Good day from Rome, the first day of the pontificate of Pope Francis. It’s a very ordinary Thursday here; one would never know that a little less than 24 hours ago, the city was a frenzy of tears, cheers, smiles and prayers. The rain fell hard last night as what seemed like half of Italy made its way to Saint Peter’s Square following the news that white smoke was wafting from the Sistine chimney (that no one was killed in the mass dash across the city’s slippery cobblestones was a minor miracle in itself). Also miraculous, it would seem, is that a Jesuit now sits on the throne of Saint Peter. As I went to bed last night, it occurred to me that the only folks more worked up than the Argentinians and the people of Rome were probably the conspiracy theorists who see in the new pope the final, definitive proof that the Jesuits control the world (I can assure you that a single visit to a Jesuit community meeting would disavow any reasonable human being of even the possibility of that notion).
In any event, it was a surprising pick, the kind that fuels the conspiratorial fantasies of the modern soothsayers who linger in the shadowy corners of the Internet. Already, for example, we have heard about the new pope’s alleged complicity in some kind of Argentinian authoritarianism; the denizens of Dan Brown’s universe tend to disregard the fact that the story comes largely from a single, questionable source. The fact that most Romans, a people highly skilled in the art of gossip, are not trucking in this particular conspiracy theory also suggests that it is baseless. In fact, the Romans I have encountered are delighted by the cardinal’s choice. As I was leaving the CNN Rome Center late last night, I encountered an elderly Roman couple who stopped to tell me that in their judgment the new pope is as good as any Italian. High praise indeed.
A lifetime ago (last month in New York) I watched Grant Gallicho of Commonweal magazine talk on WABC about the pope’s resignation. He said: “I fully expect to be surprised.” I wasn’t so sure. I now think that he was right (though maybe he now thinks that he was wrong). The cardinals surprised us in three ways: First, as I said, they picked a Jesuit. The Jesuits, most of whom take a special vow of obedience to the pope in matters of mission, have, ironically, had a rocky relationship with Rome over the centuries. Most recently, in the early 1980s, the Vatican intervened in the internal governance of the Society; it was thought that the Jesuits had grown a little too comfortable with liberal democracy and/or Marxist ideology. That the cardinals would even consider choosing a Jesuit now marks a new beginning in that relationship. It is, one prays, a moment of reconciliation.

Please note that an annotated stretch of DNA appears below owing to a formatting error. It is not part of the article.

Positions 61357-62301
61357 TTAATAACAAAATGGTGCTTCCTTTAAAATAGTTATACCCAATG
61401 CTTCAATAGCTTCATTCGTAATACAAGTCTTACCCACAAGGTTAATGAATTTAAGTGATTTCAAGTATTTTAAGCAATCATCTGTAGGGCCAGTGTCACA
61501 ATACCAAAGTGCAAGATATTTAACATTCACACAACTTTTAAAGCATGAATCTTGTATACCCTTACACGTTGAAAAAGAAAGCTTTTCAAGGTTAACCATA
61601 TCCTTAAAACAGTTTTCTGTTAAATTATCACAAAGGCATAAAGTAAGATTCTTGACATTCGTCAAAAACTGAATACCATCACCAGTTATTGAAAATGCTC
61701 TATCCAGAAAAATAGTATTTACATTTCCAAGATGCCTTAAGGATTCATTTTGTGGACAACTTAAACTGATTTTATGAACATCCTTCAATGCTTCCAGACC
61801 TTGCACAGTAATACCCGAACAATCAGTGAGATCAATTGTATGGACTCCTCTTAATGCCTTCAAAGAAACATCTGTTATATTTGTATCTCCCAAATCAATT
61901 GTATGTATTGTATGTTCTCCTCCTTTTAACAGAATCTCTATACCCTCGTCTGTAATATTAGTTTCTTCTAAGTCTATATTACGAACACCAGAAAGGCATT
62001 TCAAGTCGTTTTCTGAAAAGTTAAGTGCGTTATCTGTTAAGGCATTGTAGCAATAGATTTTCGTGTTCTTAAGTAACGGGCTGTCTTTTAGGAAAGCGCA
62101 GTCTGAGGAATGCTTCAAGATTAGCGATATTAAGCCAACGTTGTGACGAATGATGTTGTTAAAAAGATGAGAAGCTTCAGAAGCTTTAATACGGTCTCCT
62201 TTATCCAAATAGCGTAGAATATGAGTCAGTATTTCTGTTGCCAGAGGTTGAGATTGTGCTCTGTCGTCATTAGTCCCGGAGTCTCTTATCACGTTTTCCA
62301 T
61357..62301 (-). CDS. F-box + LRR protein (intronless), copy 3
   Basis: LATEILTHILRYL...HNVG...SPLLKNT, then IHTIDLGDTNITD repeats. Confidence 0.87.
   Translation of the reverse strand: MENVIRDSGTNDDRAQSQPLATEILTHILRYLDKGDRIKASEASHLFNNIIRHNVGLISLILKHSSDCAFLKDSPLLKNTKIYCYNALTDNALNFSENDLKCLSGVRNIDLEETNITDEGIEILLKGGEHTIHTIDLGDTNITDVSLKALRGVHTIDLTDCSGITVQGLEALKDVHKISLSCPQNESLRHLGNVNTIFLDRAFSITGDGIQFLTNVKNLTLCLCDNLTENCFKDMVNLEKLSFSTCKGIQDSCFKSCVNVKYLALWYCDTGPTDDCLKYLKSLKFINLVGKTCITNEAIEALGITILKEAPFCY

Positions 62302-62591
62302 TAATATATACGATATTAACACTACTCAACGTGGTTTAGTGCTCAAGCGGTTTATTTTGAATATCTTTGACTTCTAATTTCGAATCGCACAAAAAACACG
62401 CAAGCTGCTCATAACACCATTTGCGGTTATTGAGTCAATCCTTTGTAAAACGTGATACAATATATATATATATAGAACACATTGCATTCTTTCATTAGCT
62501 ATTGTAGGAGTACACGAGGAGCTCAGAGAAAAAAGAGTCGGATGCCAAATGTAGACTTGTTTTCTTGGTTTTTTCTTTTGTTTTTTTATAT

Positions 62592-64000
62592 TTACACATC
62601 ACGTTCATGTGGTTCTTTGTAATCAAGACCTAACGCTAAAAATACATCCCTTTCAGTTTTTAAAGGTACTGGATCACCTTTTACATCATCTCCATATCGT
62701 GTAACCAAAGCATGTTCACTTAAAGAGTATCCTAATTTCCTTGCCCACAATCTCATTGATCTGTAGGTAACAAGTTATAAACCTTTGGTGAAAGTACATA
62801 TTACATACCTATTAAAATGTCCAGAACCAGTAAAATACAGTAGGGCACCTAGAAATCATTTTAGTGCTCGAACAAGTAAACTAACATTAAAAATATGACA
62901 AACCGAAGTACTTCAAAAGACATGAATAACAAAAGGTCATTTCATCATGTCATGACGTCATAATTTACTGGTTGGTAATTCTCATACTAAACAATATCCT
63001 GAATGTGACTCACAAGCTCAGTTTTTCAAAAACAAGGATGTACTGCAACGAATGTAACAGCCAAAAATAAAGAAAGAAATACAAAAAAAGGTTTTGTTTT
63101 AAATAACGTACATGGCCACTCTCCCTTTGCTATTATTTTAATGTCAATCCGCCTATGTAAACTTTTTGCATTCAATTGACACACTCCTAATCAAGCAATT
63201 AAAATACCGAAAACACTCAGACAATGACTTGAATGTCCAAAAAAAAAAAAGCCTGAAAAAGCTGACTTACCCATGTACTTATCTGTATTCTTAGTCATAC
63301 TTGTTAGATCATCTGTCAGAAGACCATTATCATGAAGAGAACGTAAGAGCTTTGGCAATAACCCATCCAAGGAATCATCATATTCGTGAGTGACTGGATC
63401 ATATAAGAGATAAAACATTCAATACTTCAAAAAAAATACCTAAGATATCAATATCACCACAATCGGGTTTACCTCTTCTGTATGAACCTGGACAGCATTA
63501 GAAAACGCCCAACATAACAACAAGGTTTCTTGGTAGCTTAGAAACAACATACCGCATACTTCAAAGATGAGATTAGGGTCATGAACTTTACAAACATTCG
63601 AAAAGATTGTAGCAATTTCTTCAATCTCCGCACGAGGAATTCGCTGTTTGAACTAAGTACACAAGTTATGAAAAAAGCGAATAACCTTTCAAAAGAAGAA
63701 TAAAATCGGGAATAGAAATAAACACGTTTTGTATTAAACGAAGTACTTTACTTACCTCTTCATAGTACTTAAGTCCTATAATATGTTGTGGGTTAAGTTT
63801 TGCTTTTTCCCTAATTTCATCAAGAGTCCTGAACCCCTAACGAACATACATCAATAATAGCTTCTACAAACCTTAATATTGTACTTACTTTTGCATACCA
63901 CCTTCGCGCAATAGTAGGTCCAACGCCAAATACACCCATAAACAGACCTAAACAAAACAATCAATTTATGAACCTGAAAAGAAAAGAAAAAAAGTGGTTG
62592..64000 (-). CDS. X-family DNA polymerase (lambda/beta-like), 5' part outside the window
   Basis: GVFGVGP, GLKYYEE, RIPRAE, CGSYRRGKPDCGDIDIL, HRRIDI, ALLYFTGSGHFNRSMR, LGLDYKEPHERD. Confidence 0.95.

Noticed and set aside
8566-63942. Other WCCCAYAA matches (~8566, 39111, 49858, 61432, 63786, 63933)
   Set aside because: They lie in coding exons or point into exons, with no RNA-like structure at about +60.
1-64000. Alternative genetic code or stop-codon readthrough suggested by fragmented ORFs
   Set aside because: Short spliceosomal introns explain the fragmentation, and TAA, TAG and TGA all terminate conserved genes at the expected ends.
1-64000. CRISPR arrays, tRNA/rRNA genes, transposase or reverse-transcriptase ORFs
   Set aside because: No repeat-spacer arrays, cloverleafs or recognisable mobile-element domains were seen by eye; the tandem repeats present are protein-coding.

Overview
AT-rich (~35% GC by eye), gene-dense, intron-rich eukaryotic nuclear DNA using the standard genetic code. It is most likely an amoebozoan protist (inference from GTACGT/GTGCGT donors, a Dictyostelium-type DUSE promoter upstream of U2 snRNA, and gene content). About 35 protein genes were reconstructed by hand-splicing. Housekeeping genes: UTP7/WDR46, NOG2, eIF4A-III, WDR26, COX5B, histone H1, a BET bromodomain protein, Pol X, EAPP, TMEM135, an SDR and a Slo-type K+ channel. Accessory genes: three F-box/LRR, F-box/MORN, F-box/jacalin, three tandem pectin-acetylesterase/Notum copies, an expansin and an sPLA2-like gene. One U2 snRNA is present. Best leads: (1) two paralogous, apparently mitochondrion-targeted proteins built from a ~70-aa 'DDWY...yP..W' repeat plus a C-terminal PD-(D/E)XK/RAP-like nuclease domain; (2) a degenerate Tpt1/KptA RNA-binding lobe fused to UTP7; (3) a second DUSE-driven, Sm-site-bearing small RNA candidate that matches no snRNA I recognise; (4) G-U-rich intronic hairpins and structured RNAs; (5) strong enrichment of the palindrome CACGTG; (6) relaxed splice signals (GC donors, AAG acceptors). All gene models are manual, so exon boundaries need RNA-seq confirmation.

The cardinals also surprised us by picking a Latin American. It was always possible, of course, but no one here really thought it probable. I don’t think they picked him because he’s a Latin American, but that they picked a Latin American makes sense, given that the church’s center of gravity continues its southerly shift. A thought while shaving: the Jesuits helped to bring the faith to the new world, following, for good and ill, the Spanish and Portuguese flags. Now, more than five centuries later, the new world has sent a Jesuit back to the capital of the old world to lead its new evangelization. Interesting, huh?
Lastly, the Cardinals surprised us by picking someone who is 76 years old. Like it or not, this will not be a long pontificate (though our hopes and prayers this morning are for Francis’ health and longevity). It was his age, in fact, that left Bergoglio near the bottom of the list of papabile. Nearly everyone believed that the new pope would be a younger man, one with the energy to meet the church’s enormous challenges. Still, as one man told me last night, age is a matter of mindset. Perhaps. I can say from my own experience of living with men in their seventies and eighties, that the notion that someone of that age cannot necessarily meet the mental and physical demands of hard work is just so much ‘stronzate’.
As is the custom, sometime in the next few months, the superior general of the Jesuits, Fr. Adolfo Nicolas, will walk the short distance from the Jesuit headquarters here in Rome to the apostolic palace, where he will meet the new pope and, in the traditional way, assure him of the society’s commitment to serve the see of Peter. In a unique way, on that particular occasion, Fr. General will carry not only the promise of our filial obedience to the new Holy Father, but our fraternal love for our brother Jesuit and, if you’ll permit me to say so, our pride.